November 25, 2013
For several years, digital currency (Bitcoin, for example) has provided an arcane form of electronic value exchange used by a fairly limited number of people and organizations. That situation is rapidly changing, and digital or virtual currencies now seem to be on the verge of going mainstream. An indication that digital currencies are nearly ready for prime time was provided by the recent U.S. Senate hearings examining the use of virtual currency.
Digital currencies provide electronic platforms that enable individuals to make payments and engage in other transfers of economic value without using traditional vehicles such as credit/debit cards or cash. In many ways, virtual currencies provide an electronic equivalent of cash. They enable, in some instances, essentially anonymous electronic payments and other digital value transfers.
The recent Senate hearings were conducted by the Homeland Security and Government Affairs Committee. They were intended to help provide the public with a greater understanding of virtual currencies and their potential value and risks.
One of the issues examined by the hearings is the challenge of categorizing digital currency into the traditional classifications applied to financial instruments. It is an open question as to whether virtual currencies are formal currencies, commodities or securities, for regulatory purposes. Each of those financial classifications carries a different set of applicable rules.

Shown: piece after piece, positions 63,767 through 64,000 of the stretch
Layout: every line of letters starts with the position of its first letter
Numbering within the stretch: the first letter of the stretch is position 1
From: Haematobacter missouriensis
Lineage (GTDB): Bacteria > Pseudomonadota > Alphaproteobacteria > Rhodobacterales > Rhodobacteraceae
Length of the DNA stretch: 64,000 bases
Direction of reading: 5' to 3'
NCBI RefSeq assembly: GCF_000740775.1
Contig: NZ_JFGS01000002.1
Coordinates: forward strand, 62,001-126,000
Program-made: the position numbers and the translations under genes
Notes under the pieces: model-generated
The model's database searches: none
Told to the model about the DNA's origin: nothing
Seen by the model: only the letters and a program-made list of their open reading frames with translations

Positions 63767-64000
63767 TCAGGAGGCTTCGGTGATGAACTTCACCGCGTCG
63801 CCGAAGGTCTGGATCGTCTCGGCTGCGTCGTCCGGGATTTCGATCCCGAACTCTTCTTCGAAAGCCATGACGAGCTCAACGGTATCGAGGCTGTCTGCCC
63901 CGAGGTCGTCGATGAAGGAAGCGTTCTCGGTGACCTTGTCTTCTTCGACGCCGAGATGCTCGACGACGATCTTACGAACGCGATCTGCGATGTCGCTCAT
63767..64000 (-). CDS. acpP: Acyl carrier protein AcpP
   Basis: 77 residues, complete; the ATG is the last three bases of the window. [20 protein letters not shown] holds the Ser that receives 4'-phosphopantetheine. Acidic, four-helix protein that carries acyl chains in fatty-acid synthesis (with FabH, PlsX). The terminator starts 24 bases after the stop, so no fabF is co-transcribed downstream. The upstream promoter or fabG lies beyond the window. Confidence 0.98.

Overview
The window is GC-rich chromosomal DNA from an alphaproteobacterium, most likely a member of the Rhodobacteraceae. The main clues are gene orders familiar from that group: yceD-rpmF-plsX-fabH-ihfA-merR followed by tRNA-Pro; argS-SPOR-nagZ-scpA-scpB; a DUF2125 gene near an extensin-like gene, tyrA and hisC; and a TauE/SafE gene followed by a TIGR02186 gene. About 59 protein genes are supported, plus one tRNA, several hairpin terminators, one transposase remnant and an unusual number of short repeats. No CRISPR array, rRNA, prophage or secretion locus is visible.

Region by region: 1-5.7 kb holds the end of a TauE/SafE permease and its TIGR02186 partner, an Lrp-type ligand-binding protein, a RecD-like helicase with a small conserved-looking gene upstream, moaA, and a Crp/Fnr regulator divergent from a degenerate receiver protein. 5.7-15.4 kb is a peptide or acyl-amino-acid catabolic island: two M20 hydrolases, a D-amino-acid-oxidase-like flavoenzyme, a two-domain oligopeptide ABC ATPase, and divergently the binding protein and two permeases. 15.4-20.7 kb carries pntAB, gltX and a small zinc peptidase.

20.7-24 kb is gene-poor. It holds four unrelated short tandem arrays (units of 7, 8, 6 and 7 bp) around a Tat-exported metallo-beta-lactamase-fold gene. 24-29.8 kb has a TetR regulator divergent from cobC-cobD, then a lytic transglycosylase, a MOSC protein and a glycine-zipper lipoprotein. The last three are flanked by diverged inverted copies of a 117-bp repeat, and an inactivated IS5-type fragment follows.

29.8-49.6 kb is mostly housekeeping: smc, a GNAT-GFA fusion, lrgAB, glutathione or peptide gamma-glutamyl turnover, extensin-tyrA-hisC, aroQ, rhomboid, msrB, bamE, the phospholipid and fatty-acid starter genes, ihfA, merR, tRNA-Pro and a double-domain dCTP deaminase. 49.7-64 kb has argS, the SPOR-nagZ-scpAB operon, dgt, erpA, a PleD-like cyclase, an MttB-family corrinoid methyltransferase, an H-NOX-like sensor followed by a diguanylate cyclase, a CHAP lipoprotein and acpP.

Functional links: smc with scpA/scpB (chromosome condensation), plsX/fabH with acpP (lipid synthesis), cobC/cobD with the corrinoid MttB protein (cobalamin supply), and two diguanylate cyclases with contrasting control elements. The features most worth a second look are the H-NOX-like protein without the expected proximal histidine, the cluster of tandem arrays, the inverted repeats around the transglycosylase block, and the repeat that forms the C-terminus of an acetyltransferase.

It seems that the most accurate assessment of virtual currencies is that they are electronic platforms to support the exchange of economic value, and they can fit within each of the traditional categories, depending on their specific use in a given transaction. Digital currency platforms can be used as currency-equivalents. They can also be used in the same manner as conventional commodities or securities.
Another issue discussed in the hearings was concern that digital currencies are increasingly used for payments associated with illegal activities. Some are troubled by the fact that virtual currencies are being used for payments related to criminal operations such as intellectual property piracy and illegal drug sales. It is important to recognize, however, that digital currency is no different than traditional currency in its potential for use in conjunction with illegal conduct.
Testimony at the hearings suggested that the U.S. government recognizes the growing popularity of digital currencies and is acting to accommodate that popularity. For example, the U.S. Treasury Department indicated that it is attempting to develop rules for virtual currencies that will help to make them safer for public use. The Federal Election Commission indicated that it has recommended that U.S. election rules be modified to permit Bitcoins to be used for campaign contributions.
The Senate hearings signify an important step in the maturation process for virtual currencies. Forums like this one help the public and policymakers to understand the current status of digital currency and its future potential. Such understanding is critical to widespread acceptance. Although digital currency may not yet be fully in the mainstream of public commerce, it is getting much closer to that position. If not quite fully prepared for prime time, virtual currencies are at least on the brink of mainstream status.